On anniversary of bishop's death, Cameroon's Church insists he was murdered

On anniversary of bishop’s death, Cameroon’s Church insists he was murdered

On anniversary of bishop’s death, Cameroon’s Church insists he was murdered

Bishop Jean Marie Benoit Bala of Bafia, Cameroon. (Credit: Courtesy of the National Catholic Register via CNA.)

A year after the death of Bishop Jean Marie Benoit Balla of Bafia, Cameroon, the president of the nation’s bishops’ conference reiterated claims the bishop was assassinated and did not commit suicide.

YAOUNDÉ, Cameroon – A year after the death of Bishop Jean Marie Benoit Balla of Bafia, Cameroon, the president of the nation’s bishops’ conference reiterated claims the bishop was assassinated and did not commit suicide.

At least 500 people gathered June 2 for a memorial service on the banks of the Sanaga River in Ebebda, where the bishop’s car was found on May 31, 2017.

Balla disappeared from his residence on May 30, and when his vehicle was found, a note was discovered, allegedly written by the bishop, saying simply: “I am in the water.”

His body was found floating in the river by a Malian fisherman near Monatele on June 2, twelve-and-a-half miles from the bridge.

Cameroonian authorities conducted an autopsy, but the results were not released.

Later, a forensic diagnosis commissioned by INTERPOL, the international police service, concluded that “no trace of violence” was discovered, and the bishop died by drowning.

The Cameroonian bishops, however, have since rejected the report, insisting that they have evidence Balla was “brutally assassinated.”

During the Mass marking the anniversary of his death, Archbishop Samuel Kleda of Douala – the president of Cameroon’s bishops’ conference – reiterated the bishops’ claim Balla was murdered.

“We continue to question the circumstances and the reasons for the assassination of our brother,” Kleda said.

The archbishop said to understand the situation, it should be integrated into the “long dark series of assassinations of consecrated people in our country. In this domain, Cameroon leads in Africa, if not the world.”

In June 2017, Father Armel Djama, rector of the Minor Seminary in Balla’s own diocese, and a priest in Cameroon’s South West Region, Father Augustine Ndi, were found dead in their rooms.

Clerics were at risk even earlier in Cameroon’s history: Between 1988 and 1991, one bishop, six priests, and three nuns were all found dead. The results of those investigations were never made public.

Kleda said past assassinations of priests had seen a “complicit silence” from the state.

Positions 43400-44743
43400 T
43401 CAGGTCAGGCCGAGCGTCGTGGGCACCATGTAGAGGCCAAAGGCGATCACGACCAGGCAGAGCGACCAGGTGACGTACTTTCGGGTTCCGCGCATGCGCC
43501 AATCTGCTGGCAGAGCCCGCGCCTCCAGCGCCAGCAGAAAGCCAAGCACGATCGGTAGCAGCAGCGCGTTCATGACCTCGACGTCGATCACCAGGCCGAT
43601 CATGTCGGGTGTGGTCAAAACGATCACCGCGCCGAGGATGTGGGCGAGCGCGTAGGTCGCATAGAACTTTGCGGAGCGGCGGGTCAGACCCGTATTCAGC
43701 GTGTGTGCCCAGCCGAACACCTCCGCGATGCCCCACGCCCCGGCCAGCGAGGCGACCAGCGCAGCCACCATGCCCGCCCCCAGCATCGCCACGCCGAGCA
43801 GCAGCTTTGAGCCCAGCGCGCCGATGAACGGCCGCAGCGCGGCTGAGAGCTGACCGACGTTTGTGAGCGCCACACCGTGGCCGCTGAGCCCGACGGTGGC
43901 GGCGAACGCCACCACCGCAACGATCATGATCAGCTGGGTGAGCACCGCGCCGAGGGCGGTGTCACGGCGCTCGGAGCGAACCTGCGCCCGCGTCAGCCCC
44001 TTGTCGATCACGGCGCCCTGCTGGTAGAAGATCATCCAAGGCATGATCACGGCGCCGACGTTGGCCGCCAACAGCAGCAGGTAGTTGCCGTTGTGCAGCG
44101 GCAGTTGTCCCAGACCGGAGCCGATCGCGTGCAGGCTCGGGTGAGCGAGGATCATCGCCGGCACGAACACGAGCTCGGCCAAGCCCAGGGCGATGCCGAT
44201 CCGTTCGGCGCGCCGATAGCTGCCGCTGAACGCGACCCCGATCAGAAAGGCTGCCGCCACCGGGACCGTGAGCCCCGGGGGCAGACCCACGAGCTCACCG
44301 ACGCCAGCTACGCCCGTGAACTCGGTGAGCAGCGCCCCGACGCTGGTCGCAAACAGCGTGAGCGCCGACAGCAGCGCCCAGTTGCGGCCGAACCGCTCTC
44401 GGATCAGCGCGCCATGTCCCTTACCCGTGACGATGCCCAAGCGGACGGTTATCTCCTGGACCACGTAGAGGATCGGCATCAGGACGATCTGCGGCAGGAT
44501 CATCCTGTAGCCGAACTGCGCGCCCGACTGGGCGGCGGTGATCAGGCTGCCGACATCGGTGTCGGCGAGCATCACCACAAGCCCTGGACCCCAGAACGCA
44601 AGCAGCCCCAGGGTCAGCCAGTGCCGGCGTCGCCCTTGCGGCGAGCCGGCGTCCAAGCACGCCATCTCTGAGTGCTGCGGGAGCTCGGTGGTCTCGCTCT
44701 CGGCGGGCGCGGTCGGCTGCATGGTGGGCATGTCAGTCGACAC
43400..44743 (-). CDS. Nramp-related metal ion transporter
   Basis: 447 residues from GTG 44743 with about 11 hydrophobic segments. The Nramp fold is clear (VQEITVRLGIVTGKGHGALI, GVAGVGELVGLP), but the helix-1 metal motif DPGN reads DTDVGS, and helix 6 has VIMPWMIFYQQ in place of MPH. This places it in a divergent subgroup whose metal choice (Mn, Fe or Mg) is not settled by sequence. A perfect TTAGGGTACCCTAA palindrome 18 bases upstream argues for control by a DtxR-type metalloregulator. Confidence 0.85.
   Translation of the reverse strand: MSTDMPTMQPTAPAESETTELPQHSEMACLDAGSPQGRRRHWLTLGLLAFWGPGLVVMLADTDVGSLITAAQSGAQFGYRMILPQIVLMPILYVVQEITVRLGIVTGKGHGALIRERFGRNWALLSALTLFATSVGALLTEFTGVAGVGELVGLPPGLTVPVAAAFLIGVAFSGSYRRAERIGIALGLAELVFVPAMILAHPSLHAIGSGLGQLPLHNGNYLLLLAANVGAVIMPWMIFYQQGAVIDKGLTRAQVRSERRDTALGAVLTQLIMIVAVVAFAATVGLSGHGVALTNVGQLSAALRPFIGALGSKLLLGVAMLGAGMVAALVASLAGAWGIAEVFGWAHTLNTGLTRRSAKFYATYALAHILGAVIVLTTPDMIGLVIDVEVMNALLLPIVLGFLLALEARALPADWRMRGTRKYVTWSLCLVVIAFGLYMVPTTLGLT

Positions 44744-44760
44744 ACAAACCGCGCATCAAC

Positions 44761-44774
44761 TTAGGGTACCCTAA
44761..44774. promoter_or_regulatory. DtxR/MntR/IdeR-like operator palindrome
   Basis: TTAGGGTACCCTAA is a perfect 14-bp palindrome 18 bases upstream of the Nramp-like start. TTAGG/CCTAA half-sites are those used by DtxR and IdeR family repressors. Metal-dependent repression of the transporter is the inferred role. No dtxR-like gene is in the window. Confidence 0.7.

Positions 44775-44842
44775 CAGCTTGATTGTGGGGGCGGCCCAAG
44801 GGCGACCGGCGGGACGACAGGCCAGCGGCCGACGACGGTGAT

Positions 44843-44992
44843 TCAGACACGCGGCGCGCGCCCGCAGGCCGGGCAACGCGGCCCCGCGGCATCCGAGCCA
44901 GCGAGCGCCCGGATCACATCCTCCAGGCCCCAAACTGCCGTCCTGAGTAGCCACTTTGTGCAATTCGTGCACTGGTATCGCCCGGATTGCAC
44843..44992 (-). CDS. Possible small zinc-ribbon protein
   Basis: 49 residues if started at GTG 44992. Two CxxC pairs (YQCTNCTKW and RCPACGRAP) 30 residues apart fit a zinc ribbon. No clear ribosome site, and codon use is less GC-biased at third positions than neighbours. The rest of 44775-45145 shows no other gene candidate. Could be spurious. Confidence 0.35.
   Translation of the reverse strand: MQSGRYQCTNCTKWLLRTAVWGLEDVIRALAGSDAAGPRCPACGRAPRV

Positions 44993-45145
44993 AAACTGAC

“We hope that Bishop Balla’s assassination will not witness the same end,” the president of the bishops’ conference said.

Archbishop Jean Mbarga of Yaoundé marked the anniversary with a more measured tone.

“We have come to raise Bishop Balla from the dead, so that he can live eternally … We got him out of water one year ago, let’s raise him from the dead.”

He said the Catholic Church in Cameroon was still waiting and hoping that the cause of his death will be established but called for patience.

“On this file, I call for patience. The ways of the Lord are beyond human understanding … We have no right to relegate the death of the bishop to the back-burner, we are mourning, and the brutality of his death adds to the pain; the death of the bishop is an injustice,” Mbarga said.

Holding back tears, Balla’s nephew, Alexis Benoit Balla, said his death had left a huge vacuum in the family, but insisted that the family was happy because it now has a saint to watch over its members, even as he insisted that the bishop was murdered.

“The feelings are shared,” he told Crux.

“We have a feeling of joy, for as Archbishop Kleda said, we must commemorate the parting of this servant of God. The entire family shares this joy, because we have a saint in the family; we know he is praying for us night and day; just as we pray for him,” the deceased bishop’s nephew said.

“After the joy, the sadness of having lost a member of the family sets in. We want the truth to triumph. As I have said before, he was assassinated. I say this because we spoke on the eve he went missing. He told me he was already in bed. How could he leave his bed to go and fall into the river?” Balla asked.

The murder claims were also highlighted by the Bishop of Bafang and the Apostolic Administrator of Bafia Diocese, Bishop Abraham Komé.

“We wanted the society in general and those responsible to know that the passage of time will not be enough for us to forget Bishop Balla,” he told Crux.

“It’s a matter of conscience,” Komé said. “At the end of this commemorative Mass, we want the people in charge of the investigation to bring out the truth. We didn’t want to kill [Bishop Balla] a second time, and that is why it was necessary to organize this ceremony to continue his works,” he said.

During the memorial service, a woman in her 70s caused tears when she said: “My Lord, I came to tell you that I know you are in Paradise. You prayed for us here on earth, continue to pray for us where you are now. We will forever miss you.”

Meanwhile, the president of the Chamber of Criminal Experts of Cameroon, Steve Francis Olinga said it is absolutely necessary that the results of the investigation into the death of the bishop be made public. He also said he thinks Balla was murdered.

Olinga said Balla’s body “did not present signs of someone who died by drowning. He should have had a bloated stomach or his feet should have been scaled by fish. None of these signs were there.”

Kleda said he thinks Balla was tortured, killed and dumped into the river to create a false impression of suicide.

“Why was our brother killed? Why did the assassin’s hands hit an innocent person?”

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